Hello, beautiful readers! Today is Day 11 of the #RRBC 30-Day Blogging Challenge, and I haven't missed a day yet. I woke up to see this beautiful certificate in my e-mailbox. Who doesn't enjoy getting a little recognition and motivation! Thank you, RRBC!
My body seems to have adjusted back to my teaching morning routine: wake up, wash up, make breakfast, slowly enjoy my meal while reading/commenting/promoting fellow author/poet blogs, wake up my son, get ready for work, drop my son of at his school, arrive at work, get in an hour at my online part-time job, and teach until 4pm. So, what do I teach?
I have been teaching for 26 years, and though the grade level and materials have changed over the years, I have always focused on reading, writing, and test preparation. When I first started my career, teachers had autonomy to teach what they wanted and how they wanted, and our students became functional and productive members of society. Unfortunately, for the past twenty years, we have had governors who have decided to use education as their punching bag. They claim what we do is never good enough. These governors have turned our state exams into high stakes test. Our students are now expected to be college ready, even though not all students need to go to college to be successful in life. Student scores are used to grade teachers and schools, lowering the morale of everyone involved. Test anxiety is at its highest ever.
Because tests have become so important, districts have adopted textbooks that teach the skills on the test. Teachers have lost their autonomy in classes, and the fun, exploratory lessons have almost been eliminated. My class is one of those that has been affected.
I teach intensive reading, which is a class that was created to remediate students who have failed the high stakes state exam. At the surface, one would think it's helping students who truly have difficulty reading. The reality is that students who are great readers are stuck in my class simply because they don't test well. Yes, I have many students who truly struggle with reading, but I have another large group who read at, or above, grade level.
To assure that the schools get good grades in their state evaluations, the district has adopted a reading program to use. It is very structural and leaves no room for the teacher to bring in his/her own unique lessons. I do miss that autonomy, but I have to say the program we are using right now is the best one so far (every five years, a new program is adopted). It uses a whole group-small group rotational system that allows students to work on their individual levels and progress at his/her own pace. Here's how it works.
The class has four 20-minute rotations. I start the class as a whole group to introduce the skill being taught/practiced during that day. After twenty minutes, a timer goes off and the students rotate to one of three groups. One group goes to the computer station where the online reading program teaches them skills at their reading levels and provides them practice activities. One group goes to the independent reading station to read a book of their choice (at their reading level), write daily summaries, and take a book quiz when they finish reading the book. The last group is a small group with me where we continue practicing the lesson for that day. The timer goes off every twenty minutes to move the students from one group to the other. We use the last five minutes to wrap up the lesson and clarify any misunderstandings. And then, I repeat it again for the next three classes that day and the four classes on the following day. I am nonstop all day every day.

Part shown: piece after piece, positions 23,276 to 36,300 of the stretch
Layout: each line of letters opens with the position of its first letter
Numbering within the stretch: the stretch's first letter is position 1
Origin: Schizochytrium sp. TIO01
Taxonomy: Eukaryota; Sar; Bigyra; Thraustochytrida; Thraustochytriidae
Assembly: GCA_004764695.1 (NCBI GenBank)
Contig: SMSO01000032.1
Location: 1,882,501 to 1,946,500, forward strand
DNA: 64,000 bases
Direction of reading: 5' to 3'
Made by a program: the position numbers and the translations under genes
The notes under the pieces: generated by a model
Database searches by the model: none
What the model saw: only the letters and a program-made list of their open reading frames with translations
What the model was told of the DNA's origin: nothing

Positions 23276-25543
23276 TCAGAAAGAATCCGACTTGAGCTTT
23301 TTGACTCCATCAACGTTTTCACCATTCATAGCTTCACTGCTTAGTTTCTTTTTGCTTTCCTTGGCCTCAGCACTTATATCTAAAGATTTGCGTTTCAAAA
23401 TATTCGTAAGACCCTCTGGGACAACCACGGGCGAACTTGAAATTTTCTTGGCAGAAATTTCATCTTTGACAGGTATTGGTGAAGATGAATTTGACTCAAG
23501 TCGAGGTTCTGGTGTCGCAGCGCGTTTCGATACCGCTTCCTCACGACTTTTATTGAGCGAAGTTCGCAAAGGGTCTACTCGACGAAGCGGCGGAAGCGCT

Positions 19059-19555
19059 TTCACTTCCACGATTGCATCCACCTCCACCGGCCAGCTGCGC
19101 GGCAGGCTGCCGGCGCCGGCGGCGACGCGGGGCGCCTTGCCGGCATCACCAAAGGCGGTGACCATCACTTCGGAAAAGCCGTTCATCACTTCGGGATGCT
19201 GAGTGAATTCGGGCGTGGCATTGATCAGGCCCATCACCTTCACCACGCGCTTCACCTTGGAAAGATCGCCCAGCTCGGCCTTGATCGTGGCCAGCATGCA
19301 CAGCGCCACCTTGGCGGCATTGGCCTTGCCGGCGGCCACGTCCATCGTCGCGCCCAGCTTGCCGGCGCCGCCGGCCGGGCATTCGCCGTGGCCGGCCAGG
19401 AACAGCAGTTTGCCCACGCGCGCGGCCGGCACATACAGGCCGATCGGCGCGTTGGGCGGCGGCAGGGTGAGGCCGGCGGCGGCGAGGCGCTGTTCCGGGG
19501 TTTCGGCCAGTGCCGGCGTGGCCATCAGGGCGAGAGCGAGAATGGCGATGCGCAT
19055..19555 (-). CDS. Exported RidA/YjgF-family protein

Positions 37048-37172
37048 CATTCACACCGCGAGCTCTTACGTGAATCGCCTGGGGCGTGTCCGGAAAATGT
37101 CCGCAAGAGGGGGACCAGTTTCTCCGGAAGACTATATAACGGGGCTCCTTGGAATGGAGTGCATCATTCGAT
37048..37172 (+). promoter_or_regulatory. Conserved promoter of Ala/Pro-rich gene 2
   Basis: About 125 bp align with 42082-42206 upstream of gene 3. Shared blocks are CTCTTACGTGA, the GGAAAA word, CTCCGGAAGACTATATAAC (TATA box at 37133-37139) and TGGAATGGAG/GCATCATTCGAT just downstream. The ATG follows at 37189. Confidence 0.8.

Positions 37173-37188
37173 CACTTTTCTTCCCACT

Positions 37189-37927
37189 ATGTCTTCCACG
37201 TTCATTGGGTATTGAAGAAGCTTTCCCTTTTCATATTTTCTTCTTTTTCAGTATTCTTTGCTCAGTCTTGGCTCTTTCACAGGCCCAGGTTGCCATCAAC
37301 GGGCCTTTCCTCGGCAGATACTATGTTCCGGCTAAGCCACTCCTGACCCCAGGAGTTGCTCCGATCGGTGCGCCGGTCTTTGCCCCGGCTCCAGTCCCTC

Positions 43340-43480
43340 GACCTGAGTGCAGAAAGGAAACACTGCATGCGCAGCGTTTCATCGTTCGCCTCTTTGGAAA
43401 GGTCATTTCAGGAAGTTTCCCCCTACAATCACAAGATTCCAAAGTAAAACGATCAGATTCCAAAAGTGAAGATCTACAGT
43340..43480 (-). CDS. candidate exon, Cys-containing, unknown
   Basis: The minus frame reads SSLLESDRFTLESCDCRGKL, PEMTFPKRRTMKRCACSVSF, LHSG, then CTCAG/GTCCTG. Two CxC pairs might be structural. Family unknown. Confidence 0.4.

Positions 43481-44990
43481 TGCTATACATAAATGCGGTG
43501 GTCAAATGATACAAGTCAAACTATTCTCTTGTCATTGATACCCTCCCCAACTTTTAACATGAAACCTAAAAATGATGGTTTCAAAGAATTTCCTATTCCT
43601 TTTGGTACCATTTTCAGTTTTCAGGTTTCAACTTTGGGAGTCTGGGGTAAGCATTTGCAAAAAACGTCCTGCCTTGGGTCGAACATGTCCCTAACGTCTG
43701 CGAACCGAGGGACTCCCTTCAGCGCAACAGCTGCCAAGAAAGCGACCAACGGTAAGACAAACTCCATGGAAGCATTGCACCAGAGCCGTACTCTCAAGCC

It is very structured. It is also scripted, though I do not use the script. I focus on what I know my students need. I also incorporate stress-reducing strategies. I teach them how to manage their breathing and stress levels by practicing a one-minute meditation at the beginning of the class. We also read aloud positive affirmations, statements that many of them don't fully believe yet but I'm hoping they do before they leave my class (see my affirmations below).
I love what I do. I love watching my students learn a new skill or expand their understanding of skills they've already been taught. I especially love reading with them. The hardest part of my job is trying to convince them that reading can be enjoyable. For their whole lives, they have been told that reading is connected to failure because of their inability to pass the state exams. By 8th grade, that message has been ingrained in their brains, but I refuse to allow them to leave my room thinking of themselves as failures.
I share with them my love for reading and writing. I also make my classroom a safe place for them to take chances. I have competitions between the classes to keep it fun and interesting. My students know I genuinely love each and every one of them, and they know I accept them as they are while still seeing the potential of all they can be. I set my expectations high so they can learn to reach even higher, and every year, they do. :-)
As for the rest of my day...
I got home at a decent time since I didn't have any after school obligations. I spoke with a friend who needed to vent and knew I would listen. I worked out, stretched, and caught up on blogs and comments. Then, I cooked and had dinner with my son while we watched our show.
Does your state have the high stakes exams that my state has? Do you have any children suffering from test anxiety? I'd love to hear from you.